In The Cold Light of Day: what we may gain in time of crisis
More and more often, I see clients who seem to have lost their sense of purpose. They feel stuck in a hole when everything feels pointless. What was a pause, a temporary hiatus has become the new reality. In fact, there is no hope things will change anytime soon. Every day, conflicting information from politicians and scientists make our hopes rise only to dampen them down again with the wrong case scenarios and no future perspective. Perhaps it comes as no surprise that some of my clients, especially those in their 30s, feel less efficient and they struggle to shrug off a new kind of exhaustion. They feel disconnected from their goals, experiencing a lack of purpose. For a generation used to living in times of abundance and freedom of choice, the unsettling experience of the pandemic is a profound shock shaking a blind faith in progress, opportunities, confidence and ultimately, productivity. As a coach specialising in transition, I quickly noticed that what was helping them in the past was not so useful in this new unknown situation.
Louis was in limbo. He liked his life before so much that he couldn't accept the change.
As a consequence he was clinging to the hope that everything would go back to normal. His optimism and his faith that everything would be all right, regularly crushed him whenever he was reading the news.
Let me introduce Louis. Louis, a freelancer, working in the arts, had seen his job disappear in a matter of hours. What was worse was his self-confidence, and his sense of direction had taken a hit: he was struggling to even fathom a future for himself. He had a few ideas but somehow felt that any effort was pointless; to discuss work opportunities with his network "insensitive". I had tried different approaches with him, but I was not getting very far. It took me some time to notice the sticking point. Louis was in limbo. He liked his life before so much that he couldn't accept the change. As a consequence, he was clinging to the hope that everything would go back to normal. His optimism and his faith that everything would be all right, regularly crushed him whenever he was reading the news. Somehow I realised that Louis would never be able to move forward if he couldn't accept that life, as he knew it, was over. The first step was, therefore, to challenge him to accept the new reality but with a different spin: namely identifying the three most positive things that he had learnt from his experience. This proved to be Louis's awakening. It immediately helped him to shift perspective, and with a re-energised client, we proceeded at a steady pace.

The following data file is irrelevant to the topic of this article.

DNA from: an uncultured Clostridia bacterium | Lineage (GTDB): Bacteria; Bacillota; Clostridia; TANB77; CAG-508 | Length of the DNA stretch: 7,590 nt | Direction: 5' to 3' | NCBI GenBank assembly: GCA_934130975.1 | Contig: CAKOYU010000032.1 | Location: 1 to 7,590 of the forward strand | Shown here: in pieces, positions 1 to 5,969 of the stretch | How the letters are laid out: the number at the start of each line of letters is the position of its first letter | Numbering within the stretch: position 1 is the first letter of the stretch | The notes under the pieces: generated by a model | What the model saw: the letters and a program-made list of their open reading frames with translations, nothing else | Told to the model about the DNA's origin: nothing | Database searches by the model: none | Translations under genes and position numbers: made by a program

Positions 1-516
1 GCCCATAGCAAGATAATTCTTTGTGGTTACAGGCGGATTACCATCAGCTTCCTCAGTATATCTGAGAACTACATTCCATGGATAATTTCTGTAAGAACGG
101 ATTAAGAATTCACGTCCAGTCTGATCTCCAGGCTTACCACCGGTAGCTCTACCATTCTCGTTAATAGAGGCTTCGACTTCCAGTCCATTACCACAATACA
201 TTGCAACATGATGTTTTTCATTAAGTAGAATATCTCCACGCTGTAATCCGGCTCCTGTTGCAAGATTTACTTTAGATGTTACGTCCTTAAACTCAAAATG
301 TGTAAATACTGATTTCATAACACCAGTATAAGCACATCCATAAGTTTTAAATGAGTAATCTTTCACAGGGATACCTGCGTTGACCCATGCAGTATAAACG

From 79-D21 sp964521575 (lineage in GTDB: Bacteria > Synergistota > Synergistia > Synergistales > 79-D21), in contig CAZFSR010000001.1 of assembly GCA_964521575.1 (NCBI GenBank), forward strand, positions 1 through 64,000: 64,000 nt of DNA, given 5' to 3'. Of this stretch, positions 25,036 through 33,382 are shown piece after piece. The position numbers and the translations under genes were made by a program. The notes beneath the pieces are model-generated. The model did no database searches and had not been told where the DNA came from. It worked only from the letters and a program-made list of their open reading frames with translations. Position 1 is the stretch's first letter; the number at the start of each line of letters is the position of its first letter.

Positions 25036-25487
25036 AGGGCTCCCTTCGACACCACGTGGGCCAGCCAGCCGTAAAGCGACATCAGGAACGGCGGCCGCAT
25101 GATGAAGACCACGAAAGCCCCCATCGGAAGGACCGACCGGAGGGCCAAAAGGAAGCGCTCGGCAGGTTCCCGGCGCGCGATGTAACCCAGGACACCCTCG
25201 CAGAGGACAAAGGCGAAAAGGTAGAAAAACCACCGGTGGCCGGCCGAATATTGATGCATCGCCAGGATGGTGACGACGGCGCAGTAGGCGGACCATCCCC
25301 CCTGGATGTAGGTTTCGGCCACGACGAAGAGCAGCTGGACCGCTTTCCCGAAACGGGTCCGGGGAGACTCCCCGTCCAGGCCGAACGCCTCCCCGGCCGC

When we accept our reality as it is, we are in fact regaining control and with it confidence. We might still be heartbroken, but we can find more natural to navigate what is familiar.
When we accept our reality as it is, we are in fact regaining control and with it confidence. We swap the uncertainty of what the future can hold with the knowledge of what is happening now. We might still be heartbroken, but we can find more natural to navigate what is familiar, even in these changed circumstances. Familiarity is the safety net that supports us in feeling strong and confident that we can make it in turbulent times, because, well, we've done it before. Like in a paradise-lost-scenario, our new re-energised self can eventually rediscover a purpose and create our tomorrow. Ingenuity will wake our senses and give us the thrill of the novelty, which will support us in the process of making our vision a reality. Not surprisingly a "staunch acceptance of reality", according to Diane L Coutu ( "How resilience Work", HBR, 2002 ), is one of the traits common in resilient people and organisations that successfully make it and thrive under challenging circumstances. "Resilient people [...] possess three characteristics: a staunch acceptance of reality; a deep belief, often buttressed by strongly held values, that life is meaningful and an uncanny ability to improvise." Facing reality, to quote Coutu again, is "gruelling work. It can be unpleasant and often emotionally wrenching." Still, it can put us in a very privileged space because by assessing the present in the cold light of day will allow us the opportunity to change and redefine our future in a way that may work better for us. Like any journey, acknowledging the present and discovering the value of change is the first step in a process which can make the now more manageable while at the same time laying the stepping stones to our future.